• Ban all speculation on staple food commodities.
• Cancel the debt of all developing countries – debt is mounting as the crisis causes the value of Southern currencies to fall.
• Support the United Nations call to be involved in discussions about how the to resolve the crisis, which is going to have a much bigger impact on Southern economies than is currently being acknowledged.
• Phase out the World Bank, International Monetary Fund, and World Trade Organisation.
• Phase out the US dollar as the international reserve currency.
• Establish a people’s inquiry into the mechanisms necessary for a just international monetary system.
• Ensure aid transfers do not fall as a result of the crisis.
• Abolish tied aid.
• Abolish neo-liberal aid conditionalities.
• Phase out the paradigm of export-led development, and refocus sustainable development on production for the local and regional market.
• Introduce incentives for products produced for sale closest to the local market.
• Cancel all negotiations for bilateral free trade and economic partnership agreements.
• Promote regional economic co-operation arrangements, such as UNASUR, the Bolivarian Alternative for the Americas (ALBA), the Trade Treaty of the Peoples and others, that encourage genuine development and an end to poverty.
• Introduce a global system of compensation for countries which do not exploit fossil fuel reserves in the global interests of limiting effects on the climate, such as Ecuador has proposed.
• Pay reparations to Southern countries for the ecological destruction wrought by the North to assist peoples of the South to deal with climate change and other environmental crises.
• Strictly implement the “precautionary principle” of the UN Declaration on the Right to Development as a condition for all developmental and environmental projects.
• End lending for projects under the Kyoto Protocol’s “Clean Development Mechanism” that are environmentally destructive, such as monoculture plantations of eucalyptus, soya and palm oil.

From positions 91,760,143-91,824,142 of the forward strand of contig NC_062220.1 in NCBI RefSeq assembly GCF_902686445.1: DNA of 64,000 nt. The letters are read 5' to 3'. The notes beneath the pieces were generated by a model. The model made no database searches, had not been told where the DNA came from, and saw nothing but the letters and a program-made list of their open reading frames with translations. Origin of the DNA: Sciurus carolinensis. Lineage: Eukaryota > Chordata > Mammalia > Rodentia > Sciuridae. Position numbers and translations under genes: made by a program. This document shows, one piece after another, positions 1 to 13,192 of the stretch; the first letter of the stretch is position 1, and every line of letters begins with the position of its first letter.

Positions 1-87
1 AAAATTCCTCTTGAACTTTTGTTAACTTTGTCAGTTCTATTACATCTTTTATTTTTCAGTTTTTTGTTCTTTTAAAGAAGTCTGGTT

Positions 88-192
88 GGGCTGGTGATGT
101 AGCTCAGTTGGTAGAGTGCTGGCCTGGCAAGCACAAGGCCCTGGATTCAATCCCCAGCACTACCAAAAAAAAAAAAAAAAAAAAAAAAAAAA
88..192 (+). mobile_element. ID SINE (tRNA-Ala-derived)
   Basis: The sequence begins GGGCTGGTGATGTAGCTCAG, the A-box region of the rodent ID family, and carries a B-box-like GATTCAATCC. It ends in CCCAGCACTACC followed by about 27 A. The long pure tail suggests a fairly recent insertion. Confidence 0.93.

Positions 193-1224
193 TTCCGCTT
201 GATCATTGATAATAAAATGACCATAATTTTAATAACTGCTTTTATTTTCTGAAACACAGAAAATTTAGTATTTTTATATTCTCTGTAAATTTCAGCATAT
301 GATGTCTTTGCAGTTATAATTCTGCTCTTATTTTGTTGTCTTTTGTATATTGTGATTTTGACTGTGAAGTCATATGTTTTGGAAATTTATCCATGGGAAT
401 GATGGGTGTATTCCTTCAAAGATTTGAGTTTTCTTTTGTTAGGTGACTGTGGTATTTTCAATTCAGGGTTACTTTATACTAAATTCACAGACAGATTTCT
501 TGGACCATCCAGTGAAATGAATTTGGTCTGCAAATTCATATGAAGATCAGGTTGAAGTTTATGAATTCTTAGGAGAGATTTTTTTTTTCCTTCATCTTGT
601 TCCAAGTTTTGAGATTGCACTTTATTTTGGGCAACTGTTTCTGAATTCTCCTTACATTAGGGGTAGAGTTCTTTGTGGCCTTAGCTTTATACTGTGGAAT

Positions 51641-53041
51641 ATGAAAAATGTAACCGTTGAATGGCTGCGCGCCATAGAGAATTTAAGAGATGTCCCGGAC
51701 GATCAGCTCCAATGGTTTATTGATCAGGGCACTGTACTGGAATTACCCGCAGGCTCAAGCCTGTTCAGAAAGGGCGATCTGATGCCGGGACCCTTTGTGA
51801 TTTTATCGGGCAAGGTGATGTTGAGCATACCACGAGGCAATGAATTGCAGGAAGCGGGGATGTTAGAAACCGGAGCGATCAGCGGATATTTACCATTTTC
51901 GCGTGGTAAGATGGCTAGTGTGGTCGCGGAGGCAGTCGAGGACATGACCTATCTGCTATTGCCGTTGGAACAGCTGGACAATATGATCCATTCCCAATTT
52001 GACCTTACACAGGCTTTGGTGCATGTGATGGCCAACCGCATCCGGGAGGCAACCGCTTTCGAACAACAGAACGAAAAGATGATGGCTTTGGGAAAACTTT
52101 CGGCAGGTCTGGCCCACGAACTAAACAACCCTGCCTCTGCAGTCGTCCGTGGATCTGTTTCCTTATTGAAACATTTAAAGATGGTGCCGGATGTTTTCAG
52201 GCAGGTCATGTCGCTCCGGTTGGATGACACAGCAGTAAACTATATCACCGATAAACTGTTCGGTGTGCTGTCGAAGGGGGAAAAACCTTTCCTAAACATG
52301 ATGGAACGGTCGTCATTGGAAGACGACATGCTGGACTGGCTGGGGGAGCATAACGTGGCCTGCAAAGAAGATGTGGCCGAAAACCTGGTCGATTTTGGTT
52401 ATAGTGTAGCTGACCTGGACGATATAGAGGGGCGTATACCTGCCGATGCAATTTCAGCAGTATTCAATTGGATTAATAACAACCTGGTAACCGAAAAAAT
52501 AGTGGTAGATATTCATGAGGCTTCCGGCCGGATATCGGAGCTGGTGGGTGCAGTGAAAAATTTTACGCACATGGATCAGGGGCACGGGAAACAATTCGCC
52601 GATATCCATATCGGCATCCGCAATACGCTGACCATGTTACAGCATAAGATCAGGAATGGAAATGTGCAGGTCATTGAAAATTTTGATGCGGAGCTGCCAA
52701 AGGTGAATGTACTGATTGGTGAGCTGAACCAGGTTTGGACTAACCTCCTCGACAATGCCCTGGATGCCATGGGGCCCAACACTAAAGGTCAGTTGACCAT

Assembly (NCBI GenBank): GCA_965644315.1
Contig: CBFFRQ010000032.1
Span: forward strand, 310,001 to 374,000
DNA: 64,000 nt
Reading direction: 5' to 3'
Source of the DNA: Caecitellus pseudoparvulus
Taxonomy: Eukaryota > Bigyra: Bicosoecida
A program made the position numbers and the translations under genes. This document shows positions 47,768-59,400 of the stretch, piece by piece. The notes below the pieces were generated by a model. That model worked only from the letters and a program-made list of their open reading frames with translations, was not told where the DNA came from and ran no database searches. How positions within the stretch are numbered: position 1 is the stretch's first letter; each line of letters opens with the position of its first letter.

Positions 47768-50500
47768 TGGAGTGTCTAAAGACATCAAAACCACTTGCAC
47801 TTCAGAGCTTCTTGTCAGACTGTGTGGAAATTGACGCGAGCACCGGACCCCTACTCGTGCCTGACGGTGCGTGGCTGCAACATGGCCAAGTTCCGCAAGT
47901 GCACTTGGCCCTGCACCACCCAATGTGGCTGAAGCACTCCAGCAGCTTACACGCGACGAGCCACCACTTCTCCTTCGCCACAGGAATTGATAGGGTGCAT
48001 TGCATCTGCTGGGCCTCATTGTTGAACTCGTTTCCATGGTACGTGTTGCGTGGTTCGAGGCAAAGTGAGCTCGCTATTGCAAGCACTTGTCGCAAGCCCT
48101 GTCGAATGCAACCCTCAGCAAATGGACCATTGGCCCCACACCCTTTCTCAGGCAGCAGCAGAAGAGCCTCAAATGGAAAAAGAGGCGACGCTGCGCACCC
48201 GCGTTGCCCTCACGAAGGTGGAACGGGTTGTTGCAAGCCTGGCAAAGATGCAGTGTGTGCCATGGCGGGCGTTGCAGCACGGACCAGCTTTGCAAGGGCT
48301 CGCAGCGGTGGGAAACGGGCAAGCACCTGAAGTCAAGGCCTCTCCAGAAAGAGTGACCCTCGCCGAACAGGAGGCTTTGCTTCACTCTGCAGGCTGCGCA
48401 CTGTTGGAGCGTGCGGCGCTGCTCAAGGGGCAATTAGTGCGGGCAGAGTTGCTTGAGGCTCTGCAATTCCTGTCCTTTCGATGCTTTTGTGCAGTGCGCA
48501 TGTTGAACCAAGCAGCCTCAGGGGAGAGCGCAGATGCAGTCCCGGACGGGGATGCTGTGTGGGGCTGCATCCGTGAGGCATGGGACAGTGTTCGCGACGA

• Stop the development of carbon trading and other environmentally counter-productive techno-fixes, such as carbon capture and sequestration, agrofuels, nuclear power and ‘clean coal’ technology.
• Adopt strategies to radically reduce consumption in the rich countries, while promoting sustainable development in poorer countries.
• Introduce democratic management of all international funding mechanisms for climate change mitigation, with strong participation from Southern countries and civil society.
Agriculture and Industry
• Phase out the pernicious paradigm of industry-led development, where the rural sector is squeezed to provide the resources necessary to support industrialisation and urbanisation.
• Promote agricultural strategies aimed at achieving food security, food sovereignty and sustainable farming.
• Promote land reforms and other measures which support small holder agriculture and sustain peasant and indigenous communities.
• Stop the spread of socially and environmentally destructive mono-cultural enterprises.
• Stop labour law reforms aimed at extending hours of work and making it easier for employers to fire or retrench workers.